The ’L’ Train is rushing in like a silver lightning on golden trails. Right between beige Art Déco, old clocks and orange lanterns reflecting in the puddles on the brittle asphalt. Skyscrapers are hiding behind the fog and flowers are rustling in the wind. Chicago – a beautiful time machine. Music in the streets, the home of Blues and Jazz. A city made out of water, fire and wind.
The flight from Buffalo to Chicago was very bumpy. That’s what this city seems to be obviously about: storm. Like a car on cobblestone the plane was making its way through the dark clouds down to O’Hare Airport. My home for the next week was Pilsen. It’s a Mexican area. There I was living right in an Art Gallery. Together with a nice, older couple and a big, fluffy, black cat. On my first day it was simply raining cats and dogs. My cheap umbrella I bought in D.C. nearly broke. The next days it was a little less rainy but colder. On Saturday only 42°F.
But a city that seems to have a permanent golden shimmer doesn’t need any sun to be charming. By taking a look at Chicago’s architecture it seemed to be very similar to New York – but better. By the way: the first skyscraper that ever was built was invented in Chicago! But there’s a special reason why Chicago is looking the way it looks today: The Great Fire in 1871. Nearly 4 miles wide it destroyed large parts of Downtown. 300 people were killed, 100,000 homeless. The fire could even make it over the river because Chicago was very famous for meat production and all that animal grease in the water made it burn. Only a few days later Chicago looked like a German city after World War II.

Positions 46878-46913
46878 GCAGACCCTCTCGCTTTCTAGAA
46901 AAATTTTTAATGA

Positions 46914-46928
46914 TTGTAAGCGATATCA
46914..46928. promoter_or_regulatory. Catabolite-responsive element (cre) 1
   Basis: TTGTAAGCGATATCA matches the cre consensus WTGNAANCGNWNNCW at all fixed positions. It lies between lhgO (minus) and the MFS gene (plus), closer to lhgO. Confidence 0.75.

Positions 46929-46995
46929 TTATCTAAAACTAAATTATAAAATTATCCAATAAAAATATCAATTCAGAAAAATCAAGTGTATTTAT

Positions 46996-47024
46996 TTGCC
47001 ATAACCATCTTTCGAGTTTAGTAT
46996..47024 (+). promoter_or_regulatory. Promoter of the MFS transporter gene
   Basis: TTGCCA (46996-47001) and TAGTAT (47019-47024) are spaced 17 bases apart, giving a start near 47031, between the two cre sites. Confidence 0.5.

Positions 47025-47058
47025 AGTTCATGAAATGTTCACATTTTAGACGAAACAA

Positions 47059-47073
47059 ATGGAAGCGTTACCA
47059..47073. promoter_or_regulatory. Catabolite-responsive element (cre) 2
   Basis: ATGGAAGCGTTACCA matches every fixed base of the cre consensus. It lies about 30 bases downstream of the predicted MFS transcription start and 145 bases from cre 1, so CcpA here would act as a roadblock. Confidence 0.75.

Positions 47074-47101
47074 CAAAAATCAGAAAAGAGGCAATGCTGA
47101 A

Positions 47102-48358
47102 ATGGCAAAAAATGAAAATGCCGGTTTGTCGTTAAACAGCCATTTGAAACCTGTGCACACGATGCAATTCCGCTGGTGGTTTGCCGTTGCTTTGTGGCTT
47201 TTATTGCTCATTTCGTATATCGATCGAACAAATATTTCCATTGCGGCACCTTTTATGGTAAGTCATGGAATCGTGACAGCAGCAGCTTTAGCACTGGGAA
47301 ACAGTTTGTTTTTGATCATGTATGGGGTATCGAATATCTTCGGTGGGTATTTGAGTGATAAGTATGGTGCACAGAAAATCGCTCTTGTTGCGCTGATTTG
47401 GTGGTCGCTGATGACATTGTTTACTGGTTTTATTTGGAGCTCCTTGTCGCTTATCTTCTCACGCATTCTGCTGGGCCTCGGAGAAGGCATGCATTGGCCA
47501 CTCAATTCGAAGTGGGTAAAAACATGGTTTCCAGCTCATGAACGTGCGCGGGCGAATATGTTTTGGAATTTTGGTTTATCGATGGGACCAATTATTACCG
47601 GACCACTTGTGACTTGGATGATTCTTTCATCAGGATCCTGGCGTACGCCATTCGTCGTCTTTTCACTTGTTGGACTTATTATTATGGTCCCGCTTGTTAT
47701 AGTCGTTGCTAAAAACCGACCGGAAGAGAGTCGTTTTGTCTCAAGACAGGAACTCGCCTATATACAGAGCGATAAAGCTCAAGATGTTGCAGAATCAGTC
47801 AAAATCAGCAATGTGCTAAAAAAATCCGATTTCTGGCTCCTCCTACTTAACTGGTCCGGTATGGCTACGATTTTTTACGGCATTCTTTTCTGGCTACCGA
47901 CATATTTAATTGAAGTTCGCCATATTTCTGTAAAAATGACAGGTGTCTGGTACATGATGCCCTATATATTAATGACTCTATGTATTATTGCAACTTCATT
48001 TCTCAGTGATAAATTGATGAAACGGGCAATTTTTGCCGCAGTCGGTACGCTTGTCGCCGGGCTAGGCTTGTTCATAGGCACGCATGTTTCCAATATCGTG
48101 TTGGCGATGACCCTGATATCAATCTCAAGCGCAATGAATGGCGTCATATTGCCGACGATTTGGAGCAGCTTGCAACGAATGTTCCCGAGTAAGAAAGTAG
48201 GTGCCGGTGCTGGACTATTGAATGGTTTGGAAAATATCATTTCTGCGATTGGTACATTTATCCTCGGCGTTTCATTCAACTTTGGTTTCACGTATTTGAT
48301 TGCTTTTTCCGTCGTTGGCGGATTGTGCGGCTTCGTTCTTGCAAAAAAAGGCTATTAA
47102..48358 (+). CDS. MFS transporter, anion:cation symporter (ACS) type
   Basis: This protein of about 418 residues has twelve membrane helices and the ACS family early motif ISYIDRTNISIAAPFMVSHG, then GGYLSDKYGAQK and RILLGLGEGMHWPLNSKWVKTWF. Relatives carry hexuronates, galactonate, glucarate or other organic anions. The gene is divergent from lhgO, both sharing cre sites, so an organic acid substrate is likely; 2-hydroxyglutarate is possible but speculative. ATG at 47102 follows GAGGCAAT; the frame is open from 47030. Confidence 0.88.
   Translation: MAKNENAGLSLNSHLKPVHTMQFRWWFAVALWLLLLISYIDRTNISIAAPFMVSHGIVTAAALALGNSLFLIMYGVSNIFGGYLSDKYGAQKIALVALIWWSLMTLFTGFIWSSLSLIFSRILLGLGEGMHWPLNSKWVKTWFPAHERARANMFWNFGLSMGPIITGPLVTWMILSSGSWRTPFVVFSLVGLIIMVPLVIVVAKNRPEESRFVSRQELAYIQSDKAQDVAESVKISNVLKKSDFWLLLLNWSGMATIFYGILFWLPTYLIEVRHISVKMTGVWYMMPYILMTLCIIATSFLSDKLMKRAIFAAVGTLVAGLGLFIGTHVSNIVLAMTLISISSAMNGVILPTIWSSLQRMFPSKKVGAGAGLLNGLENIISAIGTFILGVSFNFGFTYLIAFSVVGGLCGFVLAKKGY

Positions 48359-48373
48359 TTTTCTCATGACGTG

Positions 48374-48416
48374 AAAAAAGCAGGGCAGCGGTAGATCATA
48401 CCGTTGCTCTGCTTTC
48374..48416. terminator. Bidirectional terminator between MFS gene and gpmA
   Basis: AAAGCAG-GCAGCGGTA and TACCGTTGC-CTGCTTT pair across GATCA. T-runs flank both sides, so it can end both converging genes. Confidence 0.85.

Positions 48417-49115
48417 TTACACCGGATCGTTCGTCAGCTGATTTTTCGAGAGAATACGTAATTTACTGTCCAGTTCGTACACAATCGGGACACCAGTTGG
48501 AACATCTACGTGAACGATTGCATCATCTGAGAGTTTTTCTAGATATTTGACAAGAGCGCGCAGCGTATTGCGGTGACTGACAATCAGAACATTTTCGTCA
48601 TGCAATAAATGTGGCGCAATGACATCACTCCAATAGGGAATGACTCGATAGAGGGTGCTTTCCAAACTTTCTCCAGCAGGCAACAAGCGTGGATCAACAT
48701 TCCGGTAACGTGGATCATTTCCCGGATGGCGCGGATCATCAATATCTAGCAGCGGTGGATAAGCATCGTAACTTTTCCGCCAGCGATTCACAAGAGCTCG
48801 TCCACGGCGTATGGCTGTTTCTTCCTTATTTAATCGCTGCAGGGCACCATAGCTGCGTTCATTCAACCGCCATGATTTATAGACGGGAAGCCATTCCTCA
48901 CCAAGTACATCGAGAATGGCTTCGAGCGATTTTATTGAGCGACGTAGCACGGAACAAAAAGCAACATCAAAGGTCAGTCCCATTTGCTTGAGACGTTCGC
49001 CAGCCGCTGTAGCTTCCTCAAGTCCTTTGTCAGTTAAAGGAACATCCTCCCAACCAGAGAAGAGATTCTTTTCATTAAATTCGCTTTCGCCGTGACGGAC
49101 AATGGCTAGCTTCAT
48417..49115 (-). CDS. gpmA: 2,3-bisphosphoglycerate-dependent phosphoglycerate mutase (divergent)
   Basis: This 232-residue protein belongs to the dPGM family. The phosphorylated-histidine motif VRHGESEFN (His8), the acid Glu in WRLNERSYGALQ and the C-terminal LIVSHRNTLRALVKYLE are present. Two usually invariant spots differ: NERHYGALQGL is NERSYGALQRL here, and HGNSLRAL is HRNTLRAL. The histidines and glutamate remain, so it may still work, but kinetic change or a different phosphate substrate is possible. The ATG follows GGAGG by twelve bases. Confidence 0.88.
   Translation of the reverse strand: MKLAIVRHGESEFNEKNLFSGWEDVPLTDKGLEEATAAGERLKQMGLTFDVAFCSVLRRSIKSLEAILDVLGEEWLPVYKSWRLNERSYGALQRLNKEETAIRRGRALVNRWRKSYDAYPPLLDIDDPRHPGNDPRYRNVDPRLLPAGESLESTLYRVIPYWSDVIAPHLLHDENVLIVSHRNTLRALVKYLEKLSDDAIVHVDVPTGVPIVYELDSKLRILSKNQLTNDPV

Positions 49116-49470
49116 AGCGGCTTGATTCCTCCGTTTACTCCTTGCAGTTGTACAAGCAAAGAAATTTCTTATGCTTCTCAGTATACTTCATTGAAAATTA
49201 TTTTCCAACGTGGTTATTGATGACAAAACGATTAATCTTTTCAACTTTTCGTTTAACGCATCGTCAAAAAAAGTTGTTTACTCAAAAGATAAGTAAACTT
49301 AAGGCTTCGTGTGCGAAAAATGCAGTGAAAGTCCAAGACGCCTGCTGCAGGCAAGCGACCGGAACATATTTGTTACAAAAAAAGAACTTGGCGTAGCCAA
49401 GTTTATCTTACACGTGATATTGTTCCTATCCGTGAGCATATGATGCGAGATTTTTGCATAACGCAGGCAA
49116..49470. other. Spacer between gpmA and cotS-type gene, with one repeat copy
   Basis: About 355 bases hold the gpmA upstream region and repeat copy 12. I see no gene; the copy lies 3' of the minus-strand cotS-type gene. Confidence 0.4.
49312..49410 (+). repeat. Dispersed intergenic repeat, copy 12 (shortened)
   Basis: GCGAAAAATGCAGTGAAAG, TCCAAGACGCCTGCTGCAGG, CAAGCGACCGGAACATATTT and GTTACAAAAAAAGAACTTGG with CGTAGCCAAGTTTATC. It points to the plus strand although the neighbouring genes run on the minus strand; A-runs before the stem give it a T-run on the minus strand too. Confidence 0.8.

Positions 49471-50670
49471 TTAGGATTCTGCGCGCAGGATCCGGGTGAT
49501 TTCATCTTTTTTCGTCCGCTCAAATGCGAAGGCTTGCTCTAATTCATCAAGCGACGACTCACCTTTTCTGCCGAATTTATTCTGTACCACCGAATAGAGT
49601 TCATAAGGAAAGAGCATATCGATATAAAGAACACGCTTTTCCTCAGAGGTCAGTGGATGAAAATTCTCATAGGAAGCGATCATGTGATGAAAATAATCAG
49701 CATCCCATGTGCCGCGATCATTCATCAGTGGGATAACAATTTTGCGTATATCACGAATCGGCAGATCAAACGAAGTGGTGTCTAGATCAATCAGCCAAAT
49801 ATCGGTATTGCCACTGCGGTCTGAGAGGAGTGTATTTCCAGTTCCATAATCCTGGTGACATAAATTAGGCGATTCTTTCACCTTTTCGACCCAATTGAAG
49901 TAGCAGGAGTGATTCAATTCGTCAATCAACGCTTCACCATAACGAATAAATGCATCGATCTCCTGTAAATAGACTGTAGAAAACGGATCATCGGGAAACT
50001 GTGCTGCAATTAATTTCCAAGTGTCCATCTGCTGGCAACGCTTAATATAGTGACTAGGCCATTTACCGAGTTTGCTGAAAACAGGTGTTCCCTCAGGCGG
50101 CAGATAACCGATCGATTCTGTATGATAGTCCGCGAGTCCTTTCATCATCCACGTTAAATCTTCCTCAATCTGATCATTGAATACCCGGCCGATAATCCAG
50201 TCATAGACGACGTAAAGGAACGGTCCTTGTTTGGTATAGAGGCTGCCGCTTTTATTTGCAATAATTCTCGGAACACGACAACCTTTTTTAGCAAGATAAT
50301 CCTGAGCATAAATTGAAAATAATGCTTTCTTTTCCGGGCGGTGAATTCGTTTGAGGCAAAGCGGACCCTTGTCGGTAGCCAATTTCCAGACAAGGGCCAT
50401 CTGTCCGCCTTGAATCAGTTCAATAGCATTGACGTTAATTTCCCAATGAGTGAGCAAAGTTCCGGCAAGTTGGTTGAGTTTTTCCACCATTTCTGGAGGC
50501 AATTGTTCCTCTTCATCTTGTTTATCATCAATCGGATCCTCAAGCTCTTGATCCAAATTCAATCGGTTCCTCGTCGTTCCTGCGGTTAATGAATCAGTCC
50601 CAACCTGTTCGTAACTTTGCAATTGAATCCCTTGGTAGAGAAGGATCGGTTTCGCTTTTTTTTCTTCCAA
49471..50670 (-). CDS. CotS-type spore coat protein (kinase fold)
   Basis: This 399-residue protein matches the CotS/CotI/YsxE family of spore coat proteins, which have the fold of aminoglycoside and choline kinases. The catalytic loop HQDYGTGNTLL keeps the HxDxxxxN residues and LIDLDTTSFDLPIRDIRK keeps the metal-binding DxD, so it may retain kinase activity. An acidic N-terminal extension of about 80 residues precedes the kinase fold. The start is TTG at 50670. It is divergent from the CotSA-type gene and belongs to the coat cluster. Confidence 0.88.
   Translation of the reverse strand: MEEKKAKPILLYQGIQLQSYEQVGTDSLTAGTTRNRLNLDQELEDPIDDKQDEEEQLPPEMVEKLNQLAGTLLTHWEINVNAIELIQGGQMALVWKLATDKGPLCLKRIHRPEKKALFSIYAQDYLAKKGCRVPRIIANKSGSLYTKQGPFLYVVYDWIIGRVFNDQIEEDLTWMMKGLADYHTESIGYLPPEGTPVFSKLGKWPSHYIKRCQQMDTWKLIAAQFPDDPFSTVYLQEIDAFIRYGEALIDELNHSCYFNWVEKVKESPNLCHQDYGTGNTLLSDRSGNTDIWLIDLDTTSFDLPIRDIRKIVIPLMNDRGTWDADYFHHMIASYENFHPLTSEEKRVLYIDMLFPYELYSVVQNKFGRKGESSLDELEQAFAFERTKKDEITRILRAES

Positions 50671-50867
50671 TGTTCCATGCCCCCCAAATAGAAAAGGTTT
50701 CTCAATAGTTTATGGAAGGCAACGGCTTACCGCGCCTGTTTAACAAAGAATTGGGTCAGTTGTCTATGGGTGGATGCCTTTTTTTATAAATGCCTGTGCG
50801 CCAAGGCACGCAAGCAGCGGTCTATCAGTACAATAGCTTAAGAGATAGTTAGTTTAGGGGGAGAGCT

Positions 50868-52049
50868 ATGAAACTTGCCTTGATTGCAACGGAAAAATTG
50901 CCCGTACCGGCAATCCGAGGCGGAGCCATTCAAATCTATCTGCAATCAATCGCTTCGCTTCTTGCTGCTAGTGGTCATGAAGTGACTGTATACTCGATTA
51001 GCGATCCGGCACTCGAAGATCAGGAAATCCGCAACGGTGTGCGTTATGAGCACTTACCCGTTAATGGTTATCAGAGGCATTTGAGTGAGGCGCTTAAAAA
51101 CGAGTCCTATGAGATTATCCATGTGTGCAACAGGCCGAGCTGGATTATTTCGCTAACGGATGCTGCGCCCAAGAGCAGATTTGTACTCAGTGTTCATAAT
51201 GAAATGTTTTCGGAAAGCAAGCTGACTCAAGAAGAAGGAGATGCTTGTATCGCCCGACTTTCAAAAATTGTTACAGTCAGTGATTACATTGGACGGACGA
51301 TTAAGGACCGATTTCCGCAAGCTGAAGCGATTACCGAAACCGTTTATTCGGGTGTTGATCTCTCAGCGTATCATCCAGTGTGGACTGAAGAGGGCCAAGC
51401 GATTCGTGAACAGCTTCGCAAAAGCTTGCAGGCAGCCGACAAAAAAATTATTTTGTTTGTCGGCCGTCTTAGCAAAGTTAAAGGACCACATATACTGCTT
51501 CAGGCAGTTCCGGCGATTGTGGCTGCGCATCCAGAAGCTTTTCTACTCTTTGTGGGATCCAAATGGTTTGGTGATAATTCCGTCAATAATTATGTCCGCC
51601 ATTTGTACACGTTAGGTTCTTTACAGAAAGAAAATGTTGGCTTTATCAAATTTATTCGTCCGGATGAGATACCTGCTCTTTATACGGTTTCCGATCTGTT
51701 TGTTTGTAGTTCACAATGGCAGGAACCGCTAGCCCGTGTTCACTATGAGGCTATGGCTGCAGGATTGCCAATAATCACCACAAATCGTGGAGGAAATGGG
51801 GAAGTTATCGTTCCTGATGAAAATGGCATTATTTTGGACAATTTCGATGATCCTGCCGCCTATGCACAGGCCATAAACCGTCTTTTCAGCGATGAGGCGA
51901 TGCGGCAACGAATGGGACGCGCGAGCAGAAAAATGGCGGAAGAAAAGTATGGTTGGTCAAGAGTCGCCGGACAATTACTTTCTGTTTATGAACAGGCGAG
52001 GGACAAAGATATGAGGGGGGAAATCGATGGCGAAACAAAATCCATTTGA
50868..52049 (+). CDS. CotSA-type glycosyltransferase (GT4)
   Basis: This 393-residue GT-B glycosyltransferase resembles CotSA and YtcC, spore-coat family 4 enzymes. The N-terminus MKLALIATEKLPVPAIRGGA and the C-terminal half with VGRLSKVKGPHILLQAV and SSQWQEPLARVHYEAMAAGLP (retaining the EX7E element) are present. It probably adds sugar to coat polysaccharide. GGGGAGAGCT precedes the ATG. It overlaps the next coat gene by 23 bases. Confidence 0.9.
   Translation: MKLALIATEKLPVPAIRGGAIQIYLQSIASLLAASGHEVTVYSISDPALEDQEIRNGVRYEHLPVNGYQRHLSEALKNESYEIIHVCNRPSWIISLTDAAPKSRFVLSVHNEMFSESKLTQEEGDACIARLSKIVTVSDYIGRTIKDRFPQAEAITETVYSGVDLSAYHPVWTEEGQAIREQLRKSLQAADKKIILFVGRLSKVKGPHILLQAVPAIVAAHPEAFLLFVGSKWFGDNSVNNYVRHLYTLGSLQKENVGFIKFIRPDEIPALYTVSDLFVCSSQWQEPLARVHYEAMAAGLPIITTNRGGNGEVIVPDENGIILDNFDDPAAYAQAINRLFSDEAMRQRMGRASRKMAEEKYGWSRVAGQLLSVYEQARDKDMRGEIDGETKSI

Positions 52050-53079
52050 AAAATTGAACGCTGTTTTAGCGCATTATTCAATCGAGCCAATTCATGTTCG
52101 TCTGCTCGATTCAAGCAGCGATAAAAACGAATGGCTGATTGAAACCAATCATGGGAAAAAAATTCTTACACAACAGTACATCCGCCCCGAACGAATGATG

The result? No wooden houses anymore! Many famous architects came and invented special steel constructions as cores of the new and higher buildings. But at the beginning they covered it with traditional stones because the people were threatened by the new architectural technology. When you’re strolling around Chicago today you will see many different eras of architecture. You will find a special, charming atmosphere and lots of lovely details. Something New York has lost a little – to my mind.
But also some new buildings are very well worth a visit. So is the Millennium Park, finished in 2004, with the awesome Cloud Gate. The skyline is glimmering on the reflecting layer of “The Bean” in one million facets like a diamond. And be aware – Crown Fountain is watching you! It is covered with changing projections of portraits. A little child was playing in the water and the faces seemed to smile at him. Oh, and please don’t believe those people who are still waiting for Al Capone, shootings and murder. When I was out at night only some kind people asked me if I needed help with my map (because I maybe looked puzzled at my phone) – that was all. Maybe it’s only Downtown and Pilsen but I have never felt unsafe in Chicago at all.
So what else should you see? Everything! This city is a treasure chest filled with architecture, art and music. The people seemed to be a little rough and sometimes hard to understand but they were also very hearty. Definitely go to the Hancock 360° Observation Deck. I did not go to Sears Tower because it was the same thing as with Empire State Building: I wanted to have it on my photographs. Pick the Sun & Stars Pass so you can go up twice – at day and night. The view in the evening is simply stunning. Also do the Architecture River Tour departing from Navy Pier. It’s as good as a slow walk alongside North Avenue Beach with a great view to the skyline.